Furthermore, WWI has another side to it. The ethical code of only soldiers being captured as prisoners of war was altered by the English. The English added the concept of CIVIL PRISONERS OF WAR to the international terminology. Foreigners of military age were recruited; the rest were deported, and camps were set up. Followed by the World War II, this is where the real trouble started. What the Russians did, the Germans, the British, these civilized countries changed their tune when it came to war. Yet in so many labour camps etc. BREAD was the main meal of the prisoners.
By the way, the only thing you could have in these camps was bread, so it was used as a currency instead of money. They were keeping their bread rations, ate some, and then exchanged it for other things. Prisoners of war cooked the bread too, but the bread types were different when they were served to soldiers and prisoners… Prisoners of war weren’t treated differently from slaves and petty criminals who were only given bread and soup in prisons during the period. And the bread was too dense and rough that it gave stomach-aches.
By the way, there is this one exception: Nelson Mandela. For 10 years, no bread was given to him. The book written by his friend, who was sentenced with him, describes the happiness he experienced when he was given bread and tea ten years later. Literally “Tea all around, except for Mandela” (original version: no bread for Mandela). After all that he’s been through, it wasn’t in vain when he said: “Let there be work, bread, water and salt for all.”
Over the years, food and bread have ceased to be a burden for prisoners all over the world. At first it was still bad, but the bread was always plentiful. Logic behind this was to present an option for those who disliked the regular prison food. All over the world, prisoners were used as a work force to produce their own bread. Each country has developed projects to solve this problem in its own way.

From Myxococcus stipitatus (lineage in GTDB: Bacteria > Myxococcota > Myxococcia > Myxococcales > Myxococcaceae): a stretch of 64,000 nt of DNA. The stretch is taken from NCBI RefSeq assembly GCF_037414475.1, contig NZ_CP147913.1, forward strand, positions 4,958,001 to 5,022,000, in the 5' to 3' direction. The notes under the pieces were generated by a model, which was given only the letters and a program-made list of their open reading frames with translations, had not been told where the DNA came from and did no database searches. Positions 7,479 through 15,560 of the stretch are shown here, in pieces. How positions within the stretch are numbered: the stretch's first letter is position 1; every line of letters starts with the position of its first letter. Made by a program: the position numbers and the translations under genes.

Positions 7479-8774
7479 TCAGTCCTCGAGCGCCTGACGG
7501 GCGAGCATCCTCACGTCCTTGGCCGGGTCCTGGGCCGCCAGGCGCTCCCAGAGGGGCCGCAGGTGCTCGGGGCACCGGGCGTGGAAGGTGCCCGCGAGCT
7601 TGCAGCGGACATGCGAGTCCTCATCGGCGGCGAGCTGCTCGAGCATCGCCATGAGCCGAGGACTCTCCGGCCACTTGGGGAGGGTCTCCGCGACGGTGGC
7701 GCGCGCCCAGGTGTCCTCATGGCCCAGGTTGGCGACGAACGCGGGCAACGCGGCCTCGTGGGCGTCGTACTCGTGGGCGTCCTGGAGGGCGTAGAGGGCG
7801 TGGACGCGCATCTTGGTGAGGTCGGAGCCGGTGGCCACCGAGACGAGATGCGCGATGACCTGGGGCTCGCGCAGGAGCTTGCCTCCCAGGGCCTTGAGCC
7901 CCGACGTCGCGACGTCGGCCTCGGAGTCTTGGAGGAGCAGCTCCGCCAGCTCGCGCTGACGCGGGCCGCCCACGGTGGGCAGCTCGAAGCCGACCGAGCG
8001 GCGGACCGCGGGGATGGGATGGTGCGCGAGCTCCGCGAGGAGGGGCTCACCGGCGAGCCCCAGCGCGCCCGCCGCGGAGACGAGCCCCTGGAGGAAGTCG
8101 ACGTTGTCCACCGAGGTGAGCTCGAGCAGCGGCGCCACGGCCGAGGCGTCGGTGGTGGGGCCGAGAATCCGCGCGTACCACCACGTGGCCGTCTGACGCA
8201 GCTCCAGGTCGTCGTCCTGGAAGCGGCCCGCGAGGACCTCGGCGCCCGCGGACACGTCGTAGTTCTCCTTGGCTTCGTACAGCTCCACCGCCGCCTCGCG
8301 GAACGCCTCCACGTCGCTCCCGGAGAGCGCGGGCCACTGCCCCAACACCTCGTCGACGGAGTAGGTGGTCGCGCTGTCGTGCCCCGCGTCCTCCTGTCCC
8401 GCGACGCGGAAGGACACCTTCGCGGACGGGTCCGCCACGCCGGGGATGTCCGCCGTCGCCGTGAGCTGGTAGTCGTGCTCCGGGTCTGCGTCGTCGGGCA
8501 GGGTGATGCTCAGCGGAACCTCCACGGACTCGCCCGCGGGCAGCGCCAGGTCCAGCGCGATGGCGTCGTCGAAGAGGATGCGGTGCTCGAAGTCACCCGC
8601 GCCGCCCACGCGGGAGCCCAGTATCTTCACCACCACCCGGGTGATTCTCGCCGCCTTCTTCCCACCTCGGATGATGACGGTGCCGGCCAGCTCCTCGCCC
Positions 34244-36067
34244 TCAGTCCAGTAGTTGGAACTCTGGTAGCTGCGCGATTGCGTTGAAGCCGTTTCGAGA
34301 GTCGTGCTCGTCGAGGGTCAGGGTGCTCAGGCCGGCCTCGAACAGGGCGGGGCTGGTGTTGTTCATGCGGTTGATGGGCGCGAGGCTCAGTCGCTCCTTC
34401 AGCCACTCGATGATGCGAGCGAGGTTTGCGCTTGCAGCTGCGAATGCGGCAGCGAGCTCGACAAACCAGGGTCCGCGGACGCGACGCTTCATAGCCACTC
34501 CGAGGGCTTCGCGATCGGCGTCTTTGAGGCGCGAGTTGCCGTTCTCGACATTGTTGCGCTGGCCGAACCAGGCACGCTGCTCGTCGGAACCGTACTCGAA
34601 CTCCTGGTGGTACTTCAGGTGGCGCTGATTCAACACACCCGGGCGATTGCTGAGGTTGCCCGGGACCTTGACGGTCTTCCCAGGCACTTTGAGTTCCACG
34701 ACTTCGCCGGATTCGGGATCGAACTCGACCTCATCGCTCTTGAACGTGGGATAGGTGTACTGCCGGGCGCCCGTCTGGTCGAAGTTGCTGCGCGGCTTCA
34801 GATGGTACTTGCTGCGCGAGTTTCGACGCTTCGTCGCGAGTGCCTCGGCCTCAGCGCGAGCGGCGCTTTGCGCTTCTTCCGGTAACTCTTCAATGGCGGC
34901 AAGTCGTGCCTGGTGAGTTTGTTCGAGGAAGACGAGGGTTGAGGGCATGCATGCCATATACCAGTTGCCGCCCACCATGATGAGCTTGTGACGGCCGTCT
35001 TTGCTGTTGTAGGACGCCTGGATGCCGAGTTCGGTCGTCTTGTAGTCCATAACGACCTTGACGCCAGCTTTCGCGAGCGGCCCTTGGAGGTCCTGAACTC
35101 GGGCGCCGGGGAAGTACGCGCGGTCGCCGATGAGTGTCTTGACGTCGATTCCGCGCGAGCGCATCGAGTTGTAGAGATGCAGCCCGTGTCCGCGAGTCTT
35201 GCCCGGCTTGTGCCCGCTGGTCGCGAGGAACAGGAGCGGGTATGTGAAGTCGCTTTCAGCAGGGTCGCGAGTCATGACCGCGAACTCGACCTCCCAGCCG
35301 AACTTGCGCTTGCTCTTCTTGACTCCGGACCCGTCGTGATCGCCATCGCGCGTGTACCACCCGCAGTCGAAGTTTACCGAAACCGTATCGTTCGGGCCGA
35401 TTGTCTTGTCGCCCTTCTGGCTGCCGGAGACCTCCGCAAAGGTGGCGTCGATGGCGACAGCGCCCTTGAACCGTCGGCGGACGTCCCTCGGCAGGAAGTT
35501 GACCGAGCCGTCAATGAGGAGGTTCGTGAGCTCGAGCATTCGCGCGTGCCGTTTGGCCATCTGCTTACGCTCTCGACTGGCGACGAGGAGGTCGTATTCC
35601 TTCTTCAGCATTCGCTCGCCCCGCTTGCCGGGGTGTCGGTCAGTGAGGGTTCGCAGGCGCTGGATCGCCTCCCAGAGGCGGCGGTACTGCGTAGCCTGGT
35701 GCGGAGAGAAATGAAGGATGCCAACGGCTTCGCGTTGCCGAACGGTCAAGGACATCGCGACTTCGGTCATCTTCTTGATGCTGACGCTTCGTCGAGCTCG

In 1997, our Ministry of Justice made a decision. PRISON WORSHOPS were established to satisfy the prison’s needs and to reintegrate the prisoners into society. By doing so, now we have 65 bakeries in our country where prisoners work and they produce 450,000, yes, four hundred and fifty thousand loaves of bread. Inmates are usually covered with an insurance policy in these places where they work not only for the prison’s needs, but also produce bread for the military and some other official organisations.
This enabled their families to benefit from this health insurance. They can become apprentices, undermasters, masters and even master trainers. They do not necessarily have to be a baker in their civil life. In other words, they learn a profession in these establishments. Only exception being the Imrali Island prison complex where soldiers are responsible for bread production. As you know, there are more soldiers and officers than prisoners in there. When it was first established, there was an old stone oven on the island, but later, when the number of soldiers increased, the oven was no longer sufficient and they started to bring bread from the mainland. When that proved inadequate as well, new ovens called rotary ovens were brought in. They also malfunctioned. Finally, stone-based electric ovens were brought, and the problem was solved.